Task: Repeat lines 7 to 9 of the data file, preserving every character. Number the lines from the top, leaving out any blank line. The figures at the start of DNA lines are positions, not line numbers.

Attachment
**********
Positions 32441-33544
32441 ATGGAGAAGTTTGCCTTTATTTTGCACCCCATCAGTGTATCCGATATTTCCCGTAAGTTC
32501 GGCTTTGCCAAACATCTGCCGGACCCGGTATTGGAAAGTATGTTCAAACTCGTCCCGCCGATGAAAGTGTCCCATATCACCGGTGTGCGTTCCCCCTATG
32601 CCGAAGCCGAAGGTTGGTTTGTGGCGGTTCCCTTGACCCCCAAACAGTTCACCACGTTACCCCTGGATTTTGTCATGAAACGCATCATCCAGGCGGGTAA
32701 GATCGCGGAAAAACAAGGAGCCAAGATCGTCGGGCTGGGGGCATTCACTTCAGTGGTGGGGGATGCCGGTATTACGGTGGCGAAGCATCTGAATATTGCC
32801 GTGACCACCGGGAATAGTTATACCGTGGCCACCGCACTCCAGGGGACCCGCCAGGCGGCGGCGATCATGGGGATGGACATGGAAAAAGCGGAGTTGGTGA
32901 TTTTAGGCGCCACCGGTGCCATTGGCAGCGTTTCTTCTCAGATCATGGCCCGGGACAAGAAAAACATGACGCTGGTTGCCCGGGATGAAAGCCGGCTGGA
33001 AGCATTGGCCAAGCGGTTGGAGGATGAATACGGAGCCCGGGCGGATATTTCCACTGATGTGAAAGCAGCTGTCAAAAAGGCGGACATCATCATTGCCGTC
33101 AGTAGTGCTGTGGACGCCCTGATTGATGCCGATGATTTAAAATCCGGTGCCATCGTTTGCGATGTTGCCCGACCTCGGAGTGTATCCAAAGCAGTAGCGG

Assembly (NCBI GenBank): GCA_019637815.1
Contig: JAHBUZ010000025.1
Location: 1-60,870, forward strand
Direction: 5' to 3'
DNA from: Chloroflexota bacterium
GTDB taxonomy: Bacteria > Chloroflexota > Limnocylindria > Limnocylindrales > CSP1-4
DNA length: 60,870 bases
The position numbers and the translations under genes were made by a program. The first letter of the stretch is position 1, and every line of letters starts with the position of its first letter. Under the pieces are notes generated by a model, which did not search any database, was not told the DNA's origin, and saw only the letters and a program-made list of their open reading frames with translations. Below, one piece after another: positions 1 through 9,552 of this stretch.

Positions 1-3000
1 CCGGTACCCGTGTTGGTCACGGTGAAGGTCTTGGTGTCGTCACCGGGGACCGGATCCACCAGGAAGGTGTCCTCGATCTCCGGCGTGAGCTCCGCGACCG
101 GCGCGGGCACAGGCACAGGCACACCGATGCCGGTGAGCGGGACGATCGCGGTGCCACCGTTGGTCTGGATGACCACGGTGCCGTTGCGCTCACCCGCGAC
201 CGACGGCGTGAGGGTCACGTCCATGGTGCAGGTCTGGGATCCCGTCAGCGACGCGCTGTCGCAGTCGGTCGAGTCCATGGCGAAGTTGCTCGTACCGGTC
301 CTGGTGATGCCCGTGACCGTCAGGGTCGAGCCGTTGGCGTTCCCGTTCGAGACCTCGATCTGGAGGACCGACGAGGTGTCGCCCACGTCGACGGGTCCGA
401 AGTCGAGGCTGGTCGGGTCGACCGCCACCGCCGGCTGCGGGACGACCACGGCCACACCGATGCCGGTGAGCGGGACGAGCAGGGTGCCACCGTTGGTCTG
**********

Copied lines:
32901 TTTTAGGCGCCACCGGTGCCATTGGCAGCGTTTCTTCTCAGATCATGGCCCGGGACAAGAAAAACATGACGCTGGTTGCCCGGGATGAAAGCCGGCTGGA
33001 AGCATTGGCCAAGCGGTTGGAGGATGAATACGGAGCCCGGGCGGATATTTCCACTGATGTGAAAGCAGCTGTCAAAAAGGCGGACATCATCATTGCCGTC
33101 AGTAGTGCTGTGGACGCCCTGATTGATGCCGATGATTTAAAATCCGGTGCCATCGTTTGCGATGTTGCCCGACCTCGGAGTGTATCCAAAGCAGTAGCGG